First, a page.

FILM / A really bad Dwight in: Sheila Johnston reviews the charming This Boy's Life, John Woo's Hard Target and Me Ivan You Abraham

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The Independent Culture
AS Anthony Minghella observes this week (see interview opposite), the hard sell is growing harder. We might bemoan the fact that The Fugitive is squatting in Warner's new West End multiplex in no less than four screens, but it's increasingly difficult to lure viewers into the equally as good, but lower-profile pictures playing next door.

For a while it looked as if This Boy's Life (15), Michael Caton- Jones' second American movie (after Doc Hollywood), wasn't even going to surface in London: a charming story and the presence of Robert De Niro, in his best role in quite a long while, weren't enough to sell the picture either in America or even in Caton-Jones's native Scotland, where it opened quietly last month. But the distributors have taken the plunge, This Boy's Life arrives today in London and, low-concept notwithstanding, it would be a pity to miss it.

Based on the true story of the writer Tobias Wolff, it's a coming- of-age drama set in Fifties small- town America. The teenage Toby (Leonardo DiCaprio) is heading steadily towards juvenile delinquency until his flighty divorced mother (Ellen Barkin) hooks a new suitor, the dorky Dwight (De Niro). Encased in wild checks, oozing awkward chivalry and windy compliments ('you folks are lucky to live in a house with a cup of coffee like this'), Dwight is the butt of Toby's scorn: the film's early scenes glint with sly comedy.

Then his mother marries this loser, for the security as much as anything, and he turns nasty and vicious, with the meanness and malice of a man for whom life has turned sour - De Niro makes you understand the character and even pity him. The screenplay contains many grey areas - the Barkin character disappears into a vacuum, Dwight's kids barely figure and Toby's sexuality is curiously ambiguous (his only close relationship is with a campy young gay). But the bitter-comic power struggle between him and Dwight is the focus of Caton-Jones's attention and both De Niro and his young adversary reward him with subtle, memorable performances.

John Woo's publicists can scarcely be accused of underhype - it has been impossible to ignore the premature scramble to canonise him as a supremely commercial auteur. The great unintended irony may be that, in the West, Woo's appeal is primarily to a small cinephile in-crowd - his first American foray (Hard Target, which stars Jean Claude van Damme and opens here next month) has grossed a very middling dollars 30m there so far.

On the strength of Hard Boiled (18) and the re-released The Killer (18), I'm unconvinced that Woo is an outstanding talent. Sure, the action scenes are arresting, artistic even, if art consists of shooting everything simultaneously from a zillion angles, and spinning out the high-speed choreography to breaking point with overlapping cuts, slo-mo and freeze frames.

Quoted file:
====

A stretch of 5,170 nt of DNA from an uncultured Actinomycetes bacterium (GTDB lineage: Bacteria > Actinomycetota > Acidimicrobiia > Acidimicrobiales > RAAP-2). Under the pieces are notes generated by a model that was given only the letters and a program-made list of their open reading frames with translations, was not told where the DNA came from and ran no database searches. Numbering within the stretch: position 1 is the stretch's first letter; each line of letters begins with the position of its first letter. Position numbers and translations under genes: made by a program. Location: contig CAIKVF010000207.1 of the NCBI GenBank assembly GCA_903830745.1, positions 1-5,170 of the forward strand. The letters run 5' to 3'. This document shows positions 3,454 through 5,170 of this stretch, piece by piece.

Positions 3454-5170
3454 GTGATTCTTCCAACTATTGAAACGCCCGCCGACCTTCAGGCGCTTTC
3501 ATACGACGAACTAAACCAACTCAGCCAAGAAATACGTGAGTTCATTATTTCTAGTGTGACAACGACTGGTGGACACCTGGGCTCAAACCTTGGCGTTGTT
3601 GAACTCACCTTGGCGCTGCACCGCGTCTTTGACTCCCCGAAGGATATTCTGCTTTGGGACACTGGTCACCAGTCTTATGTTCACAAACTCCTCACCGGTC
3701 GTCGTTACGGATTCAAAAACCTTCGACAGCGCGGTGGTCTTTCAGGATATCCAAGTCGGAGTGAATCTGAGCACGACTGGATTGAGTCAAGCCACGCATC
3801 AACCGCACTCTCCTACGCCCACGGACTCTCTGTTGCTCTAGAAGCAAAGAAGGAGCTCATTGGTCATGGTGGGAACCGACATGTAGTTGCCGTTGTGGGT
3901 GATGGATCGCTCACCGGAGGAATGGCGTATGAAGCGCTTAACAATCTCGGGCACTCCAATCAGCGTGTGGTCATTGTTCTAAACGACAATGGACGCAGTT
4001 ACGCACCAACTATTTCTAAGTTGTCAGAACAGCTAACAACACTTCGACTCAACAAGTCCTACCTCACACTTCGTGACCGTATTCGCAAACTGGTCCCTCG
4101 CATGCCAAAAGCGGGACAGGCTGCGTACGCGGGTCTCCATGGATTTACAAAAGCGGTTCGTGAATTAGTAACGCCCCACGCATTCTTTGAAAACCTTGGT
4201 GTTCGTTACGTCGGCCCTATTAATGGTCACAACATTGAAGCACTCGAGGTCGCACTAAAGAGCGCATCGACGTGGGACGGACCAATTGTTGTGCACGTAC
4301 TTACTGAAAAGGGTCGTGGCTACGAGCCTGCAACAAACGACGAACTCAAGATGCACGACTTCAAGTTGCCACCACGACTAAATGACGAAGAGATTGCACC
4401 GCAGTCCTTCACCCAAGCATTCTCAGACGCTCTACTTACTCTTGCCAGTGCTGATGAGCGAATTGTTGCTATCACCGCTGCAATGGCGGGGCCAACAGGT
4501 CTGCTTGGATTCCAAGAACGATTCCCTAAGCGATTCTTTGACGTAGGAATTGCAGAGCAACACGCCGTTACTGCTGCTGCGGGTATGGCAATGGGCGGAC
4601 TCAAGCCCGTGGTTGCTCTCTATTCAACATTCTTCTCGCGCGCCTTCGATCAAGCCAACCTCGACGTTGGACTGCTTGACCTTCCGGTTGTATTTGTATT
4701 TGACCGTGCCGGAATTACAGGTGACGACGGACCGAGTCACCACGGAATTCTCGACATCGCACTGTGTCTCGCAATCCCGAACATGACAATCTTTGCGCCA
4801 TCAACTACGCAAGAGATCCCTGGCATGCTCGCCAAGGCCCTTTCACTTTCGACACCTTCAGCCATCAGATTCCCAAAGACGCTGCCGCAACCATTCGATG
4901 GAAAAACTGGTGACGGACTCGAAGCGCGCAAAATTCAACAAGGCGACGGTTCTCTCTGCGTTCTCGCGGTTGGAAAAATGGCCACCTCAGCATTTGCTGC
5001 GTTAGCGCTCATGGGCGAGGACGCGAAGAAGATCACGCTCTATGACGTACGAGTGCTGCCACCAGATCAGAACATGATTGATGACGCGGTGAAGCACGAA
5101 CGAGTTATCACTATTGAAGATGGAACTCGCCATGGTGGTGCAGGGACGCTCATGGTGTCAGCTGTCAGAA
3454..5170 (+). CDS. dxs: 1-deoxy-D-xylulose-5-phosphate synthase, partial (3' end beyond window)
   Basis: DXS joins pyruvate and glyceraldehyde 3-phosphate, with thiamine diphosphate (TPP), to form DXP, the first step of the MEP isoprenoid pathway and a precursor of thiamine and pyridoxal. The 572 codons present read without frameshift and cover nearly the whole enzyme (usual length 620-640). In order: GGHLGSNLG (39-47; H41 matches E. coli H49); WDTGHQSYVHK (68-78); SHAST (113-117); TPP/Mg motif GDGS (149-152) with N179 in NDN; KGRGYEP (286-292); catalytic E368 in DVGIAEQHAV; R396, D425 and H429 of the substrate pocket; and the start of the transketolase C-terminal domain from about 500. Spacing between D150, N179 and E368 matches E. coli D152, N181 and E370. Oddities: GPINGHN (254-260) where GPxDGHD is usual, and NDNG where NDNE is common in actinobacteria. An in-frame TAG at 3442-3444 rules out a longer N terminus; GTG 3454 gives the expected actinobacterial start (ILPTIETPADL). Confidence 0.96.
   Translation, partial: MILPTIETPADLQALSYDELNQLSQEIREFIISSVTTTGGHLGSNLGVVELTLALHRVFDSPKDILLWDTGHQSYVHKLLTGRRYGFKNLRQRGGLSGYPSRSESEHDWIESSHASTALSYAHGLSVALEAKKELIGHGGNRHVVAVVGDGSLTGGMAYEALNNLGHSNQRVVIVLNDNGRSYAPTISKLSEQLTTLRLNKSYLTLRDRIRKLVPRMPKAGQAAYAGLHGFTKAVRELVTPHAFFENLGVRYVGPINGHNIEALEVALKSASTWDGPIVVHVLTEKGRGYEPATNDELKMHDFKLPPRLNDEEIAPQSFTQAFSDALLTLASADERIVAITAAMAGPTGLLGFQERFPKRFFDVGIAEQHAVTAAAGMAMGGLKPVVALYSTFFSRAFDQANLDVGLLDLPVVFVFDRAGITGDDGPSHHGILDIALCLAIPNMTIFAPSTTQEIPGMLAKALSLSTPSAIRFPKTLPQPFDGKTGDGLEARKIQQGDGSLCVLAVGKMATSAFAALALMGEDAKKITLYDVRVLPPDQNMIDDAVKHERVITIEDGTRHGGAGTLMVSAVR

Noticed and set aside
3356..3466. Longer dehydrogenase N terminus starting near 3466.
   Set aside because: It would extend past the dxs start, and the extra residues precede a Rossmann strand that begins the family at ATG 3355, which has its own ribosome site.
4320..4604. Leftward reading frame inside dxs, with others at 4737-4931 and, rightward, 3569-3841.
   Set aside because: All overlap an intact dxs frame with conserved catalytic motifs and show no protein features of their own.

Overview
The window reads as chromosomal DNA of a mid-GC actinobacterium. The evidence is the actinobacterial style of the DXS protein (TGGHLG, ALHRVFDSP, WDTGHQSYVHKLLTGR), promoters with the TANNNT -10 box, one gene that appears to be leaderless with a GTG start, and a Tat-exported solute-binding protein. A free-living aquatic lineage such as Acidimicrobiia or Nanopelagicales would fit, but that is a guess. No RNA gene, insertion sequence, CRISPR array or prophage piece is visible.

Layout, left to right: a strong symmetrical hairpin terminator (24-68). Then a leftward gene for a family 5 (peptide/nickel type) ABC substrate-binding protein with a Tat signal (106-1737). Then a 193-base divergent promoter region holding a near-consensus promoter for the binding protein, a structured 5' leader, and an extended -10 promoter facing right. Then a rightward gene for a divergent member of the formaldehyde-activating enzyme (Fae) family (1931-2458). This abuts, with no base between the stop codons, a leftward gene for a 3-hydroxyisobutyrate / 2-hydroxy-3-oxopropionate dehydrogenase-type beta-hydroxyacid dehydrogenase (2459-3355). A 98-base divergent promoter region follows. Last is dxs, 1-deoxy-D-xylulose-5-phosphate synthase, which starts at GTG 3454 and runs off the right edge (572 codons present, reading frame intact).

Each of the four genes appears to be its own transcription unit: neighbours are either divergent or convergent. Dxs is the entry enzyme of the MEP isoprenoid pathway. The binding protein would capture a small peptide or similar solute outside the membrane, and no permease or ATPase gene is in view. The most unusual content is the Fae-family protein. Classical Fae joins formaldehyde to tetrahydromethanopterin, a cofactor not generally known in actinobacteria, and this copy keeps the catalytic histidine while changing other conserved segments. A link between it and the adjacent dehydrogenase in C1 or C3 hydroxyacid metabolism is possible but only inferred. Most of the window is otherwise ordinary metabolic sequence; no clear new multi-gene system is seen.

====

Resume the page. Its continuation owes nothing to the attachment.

Brilliantly edited, these are mini-primers on 1,001 ways to film a gunfight. Woo won't be the first non-American director to fall in love with the gangster genre. But, where Europeans like Melville, Godard and Fassbinder translate it into moody, existential indecision, Woo extracts the kinetic energy: self-doubt is still there, but far less prominent. The bits between his bullets involve buddy love affairs, and romantic gangsters and disillusioned cops whose ethics are interchangeable: standard stuff.

Woo slips in some cute gimmicks (a gun hidden in a volume of Shakespeare's collected works, coded messages in bouquets of white roses despatched to a policewoman, a cop and a gangster who nickname each other Dumbo and Mickey Mouse). And an outrageous sentimentality flirts with kitsch with an audacity that few American directors would dare match - a blind singer whom the hero pledges to cure, in The Killer; a ward-full of gurgling babies (their ears solicitously plugged with cotton wool balls) whom he rescues from a burning hospital in Hard Boiled.

The humour is on the unsophisticated side. A typical Woo gag: smouldering from a fireball, Hard Boiled's hero-cop is helped out with a well-aimed stream of urine from the baby on his arm. But you feel that all this is rough basting - the characters are under-nourished, the dialogue exchanges competently but unremarkably shot.

And, strangest of all, although the appeal of Woo's films is partly built on their exotic orientalism, there's little feeling for milieu. His infatuation with US pop culture has a poignant edge: like many colleagues, he's heading Westwards well before 1997. But it's only the odd blaze of neon lights or vista of the city's spectacular bay that hint at his setting; the vaguest sense of apocalypse which betrays that these desperate scenarios are unfolding in a country on the edge of explosion.

Me Ivan You Abraham (no cert) launches the ninth Jewish Film Festival on Monday. Set in Thirties Poland, it's about two young boys, a gentile and an Orthodox Jew, who run off together. It's a poetic, lyrical piece, but not, one suspects, the liveliest or most exciting in this eclectic programme.

(Photograph omitted)

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